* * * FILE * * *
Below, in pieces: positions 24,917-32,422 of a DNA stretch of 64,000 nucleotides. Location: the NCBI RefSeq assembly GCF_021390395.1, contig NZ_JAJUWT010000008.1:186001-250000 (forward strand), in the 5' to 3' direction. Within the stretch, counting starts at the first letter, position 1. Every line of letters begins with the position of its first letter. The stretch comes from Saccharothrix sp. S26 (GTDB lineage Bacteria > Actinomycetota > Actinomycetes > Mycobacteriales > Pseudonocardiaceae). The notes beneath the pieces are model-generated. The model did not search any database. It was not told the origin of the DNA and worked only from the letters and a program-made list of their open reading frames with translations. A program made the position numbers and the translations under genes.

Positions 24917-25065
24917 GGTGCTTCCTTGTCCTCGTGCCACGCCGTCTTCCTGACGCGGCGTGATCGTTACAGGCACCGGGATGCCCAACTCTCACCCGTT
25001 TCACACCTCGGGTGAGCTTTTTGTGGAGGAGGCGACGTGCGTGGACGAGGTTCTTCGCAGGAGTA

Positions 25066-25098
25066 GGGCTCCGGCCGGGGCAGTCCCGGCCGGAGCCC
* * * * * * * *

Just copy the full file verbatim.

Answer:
Below, in pieces: positions 24,917-32,422 of a DNA stretch of 64,000 nucleotides. Location: the NCBI RefSeq assembly GCF_021390395.1, contig NZ_JAJUWT010000008.1:186001-250000 (forward strand), in the 5' to 3' direction. Within the stretch, counting starts at the first letter, position 1. Every line of letters begins with the position of its first letter. The stretch comes from Saccharothrix sp. S26 (GTDB lineage Bacteria > Actinomycetota > Actinomycetes > Mycobacteriales > Pseudonocardiaceae). The notes beneath the pieces are model-generated. The model did not search any database. It was not told the origin of the DNA and worked only from the letters and a program-made list of their open reading frames with translations. A program made the position numbers and the translations under genes.

Positions 24917-25065
24917 GGTGCTTCCTTGTCCTCGTGCCACGCCGTCTTCCTGACGCGGCGTGATCGTTACAGGCACCGGGATGCCCAACTCTCACCCGTT
25001 TCACACCTCGGGTGAGCTTTTTGTGGAGGAGGCGACGTGCGTGGACGAGGTTCTTCGCAGGAGTA

Positions 25066-25098
25066 GGGCTCCGGCCGGGGCAGTCCCGGCCGGAGCCC